Decreasing HIV Related Belly Fat Accumulation
In the mid-90s with the advent of the first antiretroviral (AVR) drug combination therapies, Kaposi’s sarcoma (KS) lesions and lipodystrophy (wasting away of body fat) rapidly faded from public consciousness as signs of HIV infection. Only to be replaced by another symptom that can powerfully impact the health and appearance and health of the HIV population: Belly fat accumulation, also called HIV-related lipohypertrophy.
As disfiguring and embarrassing as the gauntness that once afflicted so many battling this disease once was – many people living with HIV (PLWH) now have to find a way to deal with the unhealthy accumulation of belly fat. Let’s take a look at:
- What is HIV Lipohypertrophy?
- The health risks that come with it
- How to reduce belly fat with diet
- Reducing belly fat with exercise
- Supplements that could help
- Drugs that can be used to reduce belly fat
HIV Lipohypertrophy and Lipoatrophy
PLWH can experience HIV lipohypertrophy: Fat accumulation in their subcutaneous tissues (under the skin), within the abdominal cavity, and on the belly or behind the neck (creating a ‘buffalo hump’ appearance).Women may experience both gynecomastia and breast augmentation.
However, lipohypertrophy can also be accompanied by lipoatrophy (fat loss) in the face, arms, buttocks, and legs. Muscle atrophy and bone loss could also occur. Currently, there isn’t a consensus regarding definitions of the different kinds of lipoatrophy or lipohypertrophy, neither is there a reference test for the diagnosis (1).
Some of these symptoms could be caused by taking HIV medications, and some may be the result of the infection. Lipoatrophy is most frequent with drugs like d4T (Zerit, stavudine) and AZT (zidovudine, ZDV), which aren’t often prescribed in the US (2).
While the accumulation of belly fat is possibly an effect of HIV, it’s also been observed in PLWH who take protease inhibitors like indinavir (Crixivan), which is also rarely prescribed now (3).
Health Risks of Excess Belly Fat
The problem with HIV-related belly fat is that it isn’t limited to just the subcutaneous fat layer (fat located under the skin). Belly fat also includes visceral fat deep inside the abdomen and surrounding the internal organs.
Visceral fat is particularly dangerous because fat around the abdominal organs may not just swell the belly; it can also change the way the body functions (4).
Regardless of body weight, excess visceral fat may increase the risk of:
- Heart disease or stroke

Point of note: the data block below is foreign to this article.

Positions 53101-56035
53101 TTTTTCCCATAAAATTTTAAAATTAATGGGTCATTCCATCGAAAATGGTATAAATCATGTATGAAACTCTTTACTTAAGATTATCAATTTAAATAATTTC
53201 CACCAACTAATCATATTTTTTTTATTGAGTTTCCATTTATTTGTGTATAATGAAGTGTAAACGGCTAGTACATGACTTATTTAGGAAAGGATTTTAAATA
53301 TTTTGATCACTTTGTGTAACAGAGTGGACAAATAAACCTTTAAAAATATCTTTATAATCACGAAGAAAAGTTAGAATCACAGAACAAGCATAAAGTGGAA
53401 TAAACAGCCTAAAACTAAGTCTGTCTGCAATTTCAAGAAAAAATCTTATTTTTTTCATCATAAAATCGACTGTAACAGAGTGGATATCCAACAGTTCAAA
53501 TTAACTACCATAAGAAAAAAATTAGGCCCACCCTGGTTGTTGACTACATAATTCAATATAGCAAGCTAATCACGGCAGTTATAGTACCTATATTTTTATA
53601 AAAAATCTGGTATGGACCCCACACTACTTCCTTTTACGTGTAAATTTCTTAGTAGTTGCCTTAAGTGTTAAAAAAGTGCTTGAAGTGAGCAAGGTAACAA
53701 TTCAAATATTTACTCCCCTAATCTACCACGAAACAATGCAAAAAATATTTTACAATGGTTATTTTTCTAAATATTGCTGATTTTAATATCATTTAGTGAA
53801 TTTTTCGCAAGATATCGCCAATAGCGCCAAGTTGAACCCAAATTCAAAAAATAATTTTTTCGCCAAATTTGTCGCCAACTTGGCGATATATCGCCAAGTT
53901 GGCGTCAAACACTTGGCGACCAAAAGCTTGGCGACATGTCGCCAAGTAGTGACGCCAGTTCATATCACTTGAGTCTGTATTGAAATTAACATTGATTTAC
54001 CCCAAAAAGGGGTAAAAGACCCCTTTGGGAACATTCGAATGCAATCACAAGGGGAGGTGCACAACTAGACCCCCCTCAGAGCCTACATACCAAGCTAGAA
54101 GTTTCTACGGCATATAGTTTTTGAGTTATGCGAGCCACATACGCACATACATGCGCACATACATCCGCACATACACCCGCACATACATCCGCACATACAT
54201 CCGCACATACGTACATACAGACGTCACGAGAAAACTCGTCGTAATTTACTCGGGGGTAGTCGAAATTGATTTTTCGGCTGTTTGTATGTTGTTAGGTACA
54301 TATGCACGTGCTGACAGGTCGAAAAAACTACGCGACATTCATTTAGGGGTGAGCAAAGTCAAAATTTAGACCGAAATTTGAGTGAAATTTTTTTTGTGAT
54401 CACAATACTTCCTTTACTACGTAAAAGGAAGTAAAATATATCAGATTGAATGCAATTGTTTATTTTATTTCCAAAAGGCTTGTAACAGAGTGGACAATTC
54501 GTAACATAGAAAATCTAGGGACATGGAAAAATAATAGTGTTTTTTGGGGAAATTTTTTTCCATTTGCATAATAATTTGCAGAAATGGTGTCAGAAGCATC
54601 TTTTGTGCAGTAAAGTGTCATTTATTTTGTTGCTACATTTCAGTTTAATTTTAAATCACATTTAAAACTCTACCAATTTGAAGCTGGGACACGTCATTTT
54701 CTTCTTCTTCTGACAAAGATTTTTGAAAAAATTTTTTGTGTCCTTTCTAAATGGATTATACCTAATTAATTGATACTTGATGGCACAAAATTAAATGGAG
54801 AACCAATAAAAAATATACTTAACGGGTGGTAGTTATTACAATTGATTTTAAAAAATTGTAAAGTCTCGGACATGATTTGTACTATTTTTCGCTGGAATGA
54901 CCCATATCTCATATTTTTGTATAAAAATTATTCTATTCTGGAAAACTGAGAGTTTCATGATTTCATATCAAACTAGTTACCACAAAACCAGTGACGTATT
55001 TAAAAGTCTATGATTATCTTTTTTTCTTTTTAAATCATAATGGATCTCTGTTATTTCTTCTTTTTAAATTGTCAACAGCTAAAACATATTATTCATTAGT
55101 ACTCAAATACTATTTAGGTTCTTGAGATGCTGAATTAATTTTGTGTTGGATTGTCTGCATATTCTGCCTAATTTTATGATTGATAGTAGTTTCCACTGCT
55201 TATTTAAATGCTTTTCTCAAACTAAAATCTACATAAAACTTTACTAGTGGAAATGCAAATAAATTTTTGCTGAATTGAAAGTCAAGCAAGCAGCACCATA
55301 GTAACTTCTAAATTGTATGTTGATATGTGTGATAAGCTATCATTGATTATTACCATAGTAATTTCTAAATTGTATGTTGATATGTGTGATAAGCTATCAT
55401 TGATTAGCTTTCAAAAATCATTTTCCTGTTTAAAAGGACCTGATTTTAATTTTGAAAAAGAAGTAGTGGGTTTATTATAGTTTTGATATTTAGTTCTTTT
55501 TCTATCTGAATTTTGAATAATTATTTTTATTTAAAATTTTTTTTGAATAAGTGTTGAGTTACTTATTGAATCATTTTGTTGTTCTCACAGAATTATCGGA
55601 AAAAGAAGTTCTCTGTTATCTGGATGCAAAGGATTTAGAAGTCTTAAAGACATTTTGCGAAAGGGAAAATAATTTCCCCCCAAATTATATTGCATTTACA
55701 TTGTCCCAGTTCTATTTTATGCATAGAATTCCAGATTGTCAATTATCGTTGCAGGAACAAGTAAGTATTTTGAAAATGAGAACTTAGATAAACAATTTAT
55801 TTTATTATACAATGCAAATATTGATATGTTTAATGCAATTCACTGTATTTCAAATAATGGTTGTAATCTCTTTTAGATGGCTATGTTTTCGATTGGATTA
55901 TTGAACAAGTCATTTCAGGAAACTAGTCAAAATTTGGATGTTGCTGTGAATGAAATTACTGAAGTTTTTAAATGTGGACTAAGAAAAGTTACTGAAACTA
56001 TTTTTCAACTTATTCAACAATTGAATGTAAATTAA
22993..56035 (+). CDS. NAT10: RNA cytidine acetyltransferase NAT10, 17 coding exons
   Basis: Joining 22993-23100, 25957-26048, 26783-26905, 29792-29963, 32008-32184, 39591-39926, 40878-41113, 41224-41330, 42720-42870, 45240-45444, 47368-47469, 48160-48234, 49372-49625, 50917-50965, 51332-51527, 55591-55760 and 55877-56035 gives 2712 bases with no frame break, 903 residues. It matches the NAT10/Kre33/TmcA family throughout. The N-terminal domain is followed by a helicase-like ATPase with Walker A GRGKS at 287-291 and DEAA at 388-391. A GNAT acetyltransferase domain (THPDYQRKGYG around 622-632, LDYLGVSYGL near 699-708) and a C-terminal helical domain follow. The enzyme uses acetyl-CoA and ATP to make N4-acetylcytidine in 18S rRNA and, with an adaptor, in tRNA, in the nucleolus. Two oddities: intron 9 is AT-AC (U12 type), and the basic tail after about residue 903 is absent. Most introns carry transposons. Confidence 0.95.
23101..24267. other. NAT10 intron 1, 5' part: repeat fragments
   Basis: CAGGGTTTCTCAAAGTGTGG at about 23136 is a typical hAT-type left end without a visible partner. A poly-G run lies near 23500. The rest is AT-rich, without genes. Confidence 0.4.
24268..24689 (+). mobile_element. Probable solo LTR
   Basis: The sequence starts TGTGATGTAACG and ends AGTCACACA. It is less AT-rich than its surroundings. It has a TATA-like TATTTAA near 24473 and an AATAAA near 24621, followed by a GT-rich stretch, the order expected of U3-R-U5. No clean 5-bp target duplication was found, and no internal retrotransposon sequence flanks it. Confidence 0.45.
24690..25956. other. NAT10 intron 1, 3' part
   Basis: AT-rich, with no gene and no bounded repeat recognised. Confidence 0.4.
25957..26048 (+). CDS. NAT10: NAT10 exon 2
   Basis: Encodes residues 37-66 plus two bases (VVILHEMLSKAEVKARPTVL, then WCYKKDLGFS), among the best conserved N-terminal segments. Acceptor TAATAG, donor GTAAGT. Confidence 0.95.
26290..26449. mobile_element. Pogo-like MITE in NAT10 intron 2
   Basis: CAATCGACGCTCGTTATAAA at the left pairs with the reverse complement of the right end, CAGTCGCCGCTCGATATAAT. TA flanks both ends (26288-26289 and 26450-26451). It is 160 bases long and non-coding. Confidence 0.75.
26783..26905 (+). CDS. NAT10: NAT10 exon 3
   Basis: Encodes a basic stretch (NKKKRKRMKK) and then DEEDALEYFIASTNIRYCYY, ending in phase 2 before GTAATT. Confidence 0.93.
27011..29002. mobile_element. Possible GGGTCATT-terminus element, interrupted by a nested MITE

- Type 2 diabetes
- Colorectal cancer
- Sleep apnea
- Early death from all causes
- Hypertension (high blood pressure)
Fat cells can do much more than store extra calories. Visceral fat tissue, in particular, can behave in an organ-like manner by secreting hormones and inflammatory substances called cytokines; leading to inflammation and interfering with the hormones regulating appetite, brain function, and weight (5).
Decrease HIV Related Belly Fat with Diet
One of the best approaches to dealing with HIV-related belly fat is by making changes to the diet. While calorie restriction alone can reduce belly fat accumulation – it can be hard to stick with long-term (6). Sufficiently reducing food intake to make an impact on body fat levels is typically uncomfortable and may also reduce muscle mass, slowing the resting metabolic rate (6). Calorie restriction may be a way to jump-start fat loss but isn’t optimal to maintain healthy body fat levels.
A better and long-term method of losing belly fat may be by reducing carbohydrate intake with a ketogenic diet.
The body has two sources of fuel; glycogen (sugar) and ketones (fatty acids). When someone consumes a steady supply of starches and sugars, the body does not need to tap into stored fat. A ketogenic diet is intended to deplete the body’s supply of glycogen so that it can begin breaking down the excess fat.
One of the greatest benefits of a ketogenic diet is that it can lead to a reduction in appetite (7). Studies consistently demonstrate that when people reduce carbohydrate intake and consume more protein and fat, they eat fewer total calories. When researchers compared ketogenic to low-fat dieting in recent studies, calories had to be restricted in the low-fat group to achieve comparable results (8).
Reduce Belly Fat by Doing HIIT
Getting regular exercise is a healthy habit and comes with many benefits. Unfortunately, reducing belly and visceral fat isn’t one of them. The amount of running, biking or swimming that someone performs to burn enough calories to significantly impact weight loss is extraordinary. To burn about 3500 calories (the amount in one pound of fat) the average person would need to run about 29 miles at a six mile per hour pace.
But, there is a training protocol that has been demonstrated to reduce body fat while building strength and cardiovascular fitness; high-intensity interval training (HIIT) (9).